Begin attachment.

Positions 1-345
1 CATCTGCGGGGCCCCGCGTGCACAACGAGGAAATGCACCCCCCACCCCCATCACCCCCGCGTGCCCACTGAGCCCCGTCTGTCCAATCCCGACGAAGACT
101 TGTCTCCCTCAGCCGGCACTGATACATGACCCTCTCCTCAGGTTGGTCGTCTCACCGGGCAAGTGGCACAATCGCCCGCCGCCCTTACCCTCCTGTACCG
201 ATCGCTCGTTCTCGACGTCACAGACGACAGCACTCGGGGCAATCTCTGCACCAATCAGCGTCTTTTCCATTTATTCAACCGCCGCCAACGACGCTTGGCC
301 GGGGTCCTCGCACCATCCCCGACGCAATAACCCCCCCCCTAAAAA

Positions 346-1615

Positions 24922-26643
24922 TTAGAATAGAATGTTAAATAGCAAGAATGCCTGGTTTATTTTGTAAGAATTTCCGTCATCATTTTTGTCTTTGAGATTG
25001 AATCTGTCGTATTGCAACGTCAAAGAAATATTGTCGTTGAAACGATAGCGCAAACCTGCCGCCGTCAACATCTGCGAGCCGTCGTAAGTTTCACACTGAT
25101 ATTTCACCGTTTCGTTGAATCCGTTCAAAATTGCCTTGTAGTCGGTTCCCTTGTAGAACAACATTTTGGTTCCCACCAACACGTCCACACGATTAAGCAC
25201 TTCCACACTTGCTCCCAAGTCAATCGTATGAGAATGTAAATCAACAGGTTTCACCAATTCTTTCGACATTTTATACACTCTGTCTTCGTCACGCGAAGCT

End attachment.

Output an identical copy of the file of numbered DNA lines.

Positions 1-345
1 CATCTGCGGGGCCCCGCGTGCACAACGAGGAAATGCACCCCCCACCCCCATCACCCCCGCGTGCCCACTGAGCCCCGTCTGTCCAATCCCGACGAAGACT
101 TGTCTCCCTCAGCCGGCACTGATACATGACCCTCTCCTCAGGTTGGTCGTCTCACCGGGCAAGTGGCACAATCGCCCGCCGCCCTTACCCTCCTGTACCG
201 ATCGCTCGTTCTCGACGTCACAGACGACAGCACTCGGGGCAATCTCTGCACCAATCAGCGTCTTTTCCATTTATTCAACCGCCGCCAACGACGCTTGGCC
301 GGGGTCCTCGCACCATCCCCGACGCAATAACCCCCCCCCTAAAAA

Positions 346-1615

Positions 24922-26643
24922 TTAGAATAGAATGTTAAATAGCAAGAATGCCTGGTTTATTTTGTAAGAATTTCCGTCATCATTTTTGTCTTTGAGATTG
25001 AATCTGTCGTATTGCAACGTCAAAGAAATATTGTCGTTGAAACGATAGCGCAAACCTGCCGCCGTCAACATCTGCGAGCCGTCGTAAGTTTCACACTGAT
25101 ATTTCACCGTTTCGTTGAATCCGTTCAAAATTGCCTTGTAGTCGGTTCCCTTGTAGAACAACATTTTGGTTCCCACCAACACGTCCACACGATTAAGCAC
25201 TTCCACACTTGCTCCCAAGTCAATCGTATGAGAATGTAAATCAACAGGTTTCACCAATTCTTTCGACATTTTATACACTCTGTCTTCGTCACGCGAAGCT